Autotuning OpenCL kernels – CLTune on Windows 7

CLTune is a C++ library for automatically tuning OpenCL kernels to extract the maximum speed from your device. I’m going to try building and using it on Windows 7 with MinGW-w64 (GCC 4.9.1) to see what I can achieve with it. While properly written OpenCL code should work on any conformant device and platform, there’s no guarantee it will be fast. What’s fast on an Nvidia GTX 560 Ti isn’t going to get maximum speed out of an Intel CPU. A kernel that squeezes the maximum throughput out of an Intel CPU when using the Intel OpenCL runtime probably won’t do so well on the AMD CPU runtime. This problem even exists between different versions of Nvidia GPUs – each new compute capability requires different tuning.

Just what does “tuning” an OpenCL kernel involve? Lets start with a pretty basic example:

__kernel void copy(const __global float* in, __global float* out, int N)
    for (size_t idx = get_global_id(0); idx < N; idx += get_global_size(0))
    out[idx] = in[idx];

On NVIDIA GPUs (e.g. GTX 560 Ti, GTX Titan) this is pretty close to the fastest implementation for arrays from 1MiB to 1GiB. On an AMD Radeon R9 290X, unrolling the loop by a factor of 2 or 4 gives the fastest copy for array sizes from 1MiB to about 128MiB, after which the basic version above is just as fast. Some other possibilities are to do the copy using float2 or float4 instead, but this is slower because memory accesses aren’t properly coalesced – the GPUs are designed for each thread to access adjacent 32-bit floats in the array. This is a really simple toy example, but already differences are visible between NVIDIA and AMD.

Downloading and building CLTune

You can grab the latest version of CLTune using

git clone

You’ll also need CMake version 2.8.10 or later. I’ve used version 3.4.1. The most important configuration settings are the OpenCL include folder and library path. I have used the AMD APP SDK, even though I actually own an NVIDIA GPU. The AMD APP SDK provides OpenCL 1.2 headers and library files, especially providing libOpenCL.a for linking against. This is great, because it works properly when building using MinGW-w64, where as OpenCL.lib files don’t always work with MinGW-w64 and generating the .a file from OpenCL.dll also isn’t easy.

This will all work properly with NVIDIA GPUs, so long as no OpenCL 1.2 functions get called (the NVIDIA implementation will do something random since the function doesn’t exist for it. This isn’t a problem if you’re using recent drivers though). I did also try building CLTune using the NVIDIA OpenCL 1.1 headers, but unit_test.exe that you’ll run later didn’t work when I did this, possibly because I have OpenCL 1.2 CPU runtimes from Intel and AMD installed. The build succeeded so I suspect that having only OpenCL 1.1 on your system will also work.

Building CLTune is straightforward. In the CLTune directory, create a new folder called build, this is the output folder for CMake and the folder in which CLTune will actually be built. Now run CMake as follows:

cd build
cmake -G "MinGW Makefiles" "-DOPENCL_INCLUDE_DIRS=C:/Program Files (x86)/AMD APP SDK/2.9-1/include" "-DOPENCL_LIBRARIES=C:/Program Files (x86)/AMD APP SDK/2.9-1/lib/x86_64/libOpenCL.a" -DTESTS=TRUE ..\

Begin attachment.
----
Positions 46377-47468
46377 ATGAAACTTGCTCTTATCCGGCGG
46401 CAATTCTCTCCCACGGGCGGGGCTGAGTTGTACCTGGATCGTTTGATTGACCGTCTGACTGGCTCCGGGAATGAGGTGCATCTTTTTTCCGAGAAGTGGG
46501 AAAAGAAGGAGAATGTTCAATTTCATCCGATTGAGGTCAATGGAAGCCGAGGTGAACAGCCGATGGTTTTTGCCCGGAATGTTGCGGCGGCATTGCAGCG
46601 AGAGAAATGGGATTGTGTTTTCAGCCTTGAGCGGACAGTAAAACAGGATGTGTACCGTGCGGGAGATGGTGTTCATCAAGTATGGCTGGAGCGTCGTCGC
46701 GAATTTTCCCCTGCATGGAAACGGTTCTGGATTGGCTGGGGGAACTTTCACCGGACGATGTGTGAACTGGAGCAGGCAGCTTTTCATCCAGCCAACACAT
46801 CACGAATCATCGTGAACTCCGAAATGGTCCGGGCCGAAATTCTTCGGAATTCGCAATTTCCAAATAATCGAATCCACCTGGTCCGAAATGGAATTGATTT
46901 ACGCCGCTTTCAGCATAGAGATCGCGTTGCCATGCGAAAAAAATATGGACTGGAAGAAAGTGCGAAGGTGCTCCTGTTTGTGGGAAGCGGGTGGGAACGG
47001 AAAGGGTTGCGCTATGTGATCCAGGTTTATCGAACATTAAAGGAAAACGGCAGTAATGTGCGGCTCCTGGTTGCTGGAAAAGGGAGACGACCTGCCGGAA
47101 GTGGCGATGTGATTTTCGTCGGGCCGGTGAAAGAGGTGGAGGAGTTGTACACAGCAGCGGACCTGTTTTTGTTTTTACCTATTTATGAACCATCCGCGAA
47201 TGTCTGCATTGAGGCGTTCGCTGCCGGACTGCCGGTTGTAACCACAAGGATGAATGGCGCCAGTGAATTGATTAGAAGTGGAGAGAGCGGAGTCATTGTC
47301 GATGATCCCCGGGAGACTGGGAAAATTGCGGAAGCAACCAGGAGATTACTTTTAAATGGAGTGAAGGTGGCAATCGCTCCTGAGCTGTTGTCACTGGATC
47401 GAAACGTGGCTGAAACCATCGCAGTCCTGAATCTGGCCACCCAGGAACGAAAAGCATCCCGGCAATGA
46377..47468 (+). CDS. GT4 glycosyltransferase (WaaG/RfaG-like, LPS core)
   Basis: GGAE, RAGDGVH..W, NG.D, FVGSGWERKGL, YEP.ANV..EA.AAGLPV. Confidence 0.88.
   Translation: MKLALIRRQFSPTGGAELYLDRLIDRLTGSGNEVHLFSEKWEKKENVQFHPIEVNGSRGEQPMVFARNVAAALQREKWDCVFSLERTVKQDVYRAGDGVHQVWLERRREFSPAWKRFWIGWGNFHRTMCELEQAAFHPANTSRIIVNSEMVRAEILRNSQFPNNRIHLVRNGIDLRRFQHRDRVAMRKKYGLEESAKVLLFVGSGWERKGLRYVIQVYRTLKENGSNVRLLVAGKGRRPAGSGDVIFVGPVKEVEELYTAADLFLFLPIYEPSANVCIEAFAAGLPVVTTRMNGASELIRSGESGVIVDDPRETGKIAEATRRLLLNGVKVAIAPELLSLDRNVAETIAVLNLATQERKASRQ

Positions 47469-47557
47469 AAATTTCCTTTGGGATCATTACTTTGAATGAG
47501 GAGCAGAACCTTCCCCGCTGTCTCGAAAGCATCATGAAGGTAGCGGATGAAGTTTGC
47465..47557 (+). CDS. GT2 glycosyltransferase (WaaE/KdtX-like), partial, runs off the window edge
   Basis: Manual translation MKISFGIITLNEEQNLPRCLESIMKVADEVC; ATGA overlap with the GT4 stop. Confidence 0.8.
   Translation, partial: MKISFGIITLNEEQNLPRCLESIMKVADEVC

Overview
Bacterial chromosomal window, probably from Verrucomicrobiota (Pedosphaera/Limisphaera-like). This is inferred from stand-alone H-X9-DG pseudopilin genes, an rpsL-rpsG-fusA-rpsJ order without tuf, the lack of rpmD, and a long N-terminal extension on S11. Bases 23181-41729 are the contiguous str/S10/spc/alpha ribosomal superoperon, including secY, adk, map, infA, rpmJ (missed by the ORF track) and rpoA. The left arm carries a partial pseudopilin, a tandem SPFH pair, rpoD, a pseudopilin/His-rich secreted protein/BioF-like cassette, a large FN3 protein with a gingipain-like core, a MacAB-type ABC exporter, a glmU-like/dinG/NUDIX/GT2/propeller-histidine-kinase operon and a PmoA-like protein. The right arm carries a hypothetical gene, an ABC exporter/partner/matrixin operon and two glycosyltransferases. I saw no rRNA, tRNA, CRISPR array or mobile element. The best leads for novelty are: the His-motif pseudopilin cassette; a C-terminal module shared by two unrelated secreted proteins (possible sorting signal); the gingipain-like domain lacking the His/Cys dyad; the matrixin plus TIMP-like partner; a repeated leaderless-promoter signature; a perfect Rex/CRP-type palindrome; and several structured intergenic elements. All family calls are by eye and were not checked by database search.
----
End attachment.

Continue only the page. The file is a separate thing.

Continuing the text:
Once CMake is finished, run the following commands (you need to be inside the CLTune build folder):


The last step is important because that checks that the build actually produced something working. There’s also sample_conv.exe, sample_gemm.exe and sample_simple.exe inside the build folder. Unfortunately, these examples have been written so that the platform is hard coded to platform 0. This has been fixed in CLTune’s develop branch. If these samples run then everything is probably fine.

I have encountered a problem with the sample_* programs for certain CLI parameter choices. Sometimes, OpenCL error code -36 gets generated, followed by -5 and the sample crashes. -36 is CL_INVALID_COMMAND_QUEUE while -5 is CL_OUT_OF_RESOURCES. This probably means that the specific combination of work group sizes, register usage, local memory usage, etc. exceeds one of the limits of my NVIDIA GPU, a GeForce GTX 560 Ti.

Using CLTune

I’ve started the CLTuneDemos repository to show code samples that demonstrate how to use CLTune. As time allows, hopefully I’ll add some more examples. Anyone that wants to contribute more examples is welcome. My first example is the median filter.

Median filtering is used in image processing to remove noise while not blurring edges quite as much as the Gaussian blur. Median filtering replaces each pixel in the image with the median of its neighbouring pixels, for example using a 3×3 window around the pixel. Finding the median requires sorting the neighbouring pixels, or it can be done using selection algorithms. I’m trying to demonstrate CLTune here, not the best median filtering algorithm, so I’ve stuck to a basic version that sorts all the entries in the window.

The code in my repository has been commented extensively so I won’t reproduce all of it here. Instead, I’m going to focus on the important lines that use CLTune. The first step is to create a Tuner object for the targeted platform and device:

cltune::Tuner tuner(Cfg->m_iPlatformID, Cfg->m_iDeviceID);
// Outputs the search process to a file

m_iPlatformID is an integer that stores the platform number starting at 0, while m_iDeviceID stores the number of the specific device to target in that platform. UseFullSearch() tells CLTune that all combinations of parameters must be enumerated and tested. There are other options: UseAnnealing, UsePSO and UseRandomSearch, which use the optimisation methods simulated annealing and particle swarm optimisation respectively, or just a random search.
Next, you need to tell the Tuner object where to find your OpenCL kernel:

auto Kernel = std::vector{"./src/"};
auto BaselineKernel = std::vector{"./src/"};
auto kernelID = tuner.AddKernel(Kernels, "medfilt", {work_x, work_y}, {1, 1});
tuner.SetReference(BaselineKernel, "medfilt", {work_x, work_y}, {8, 8});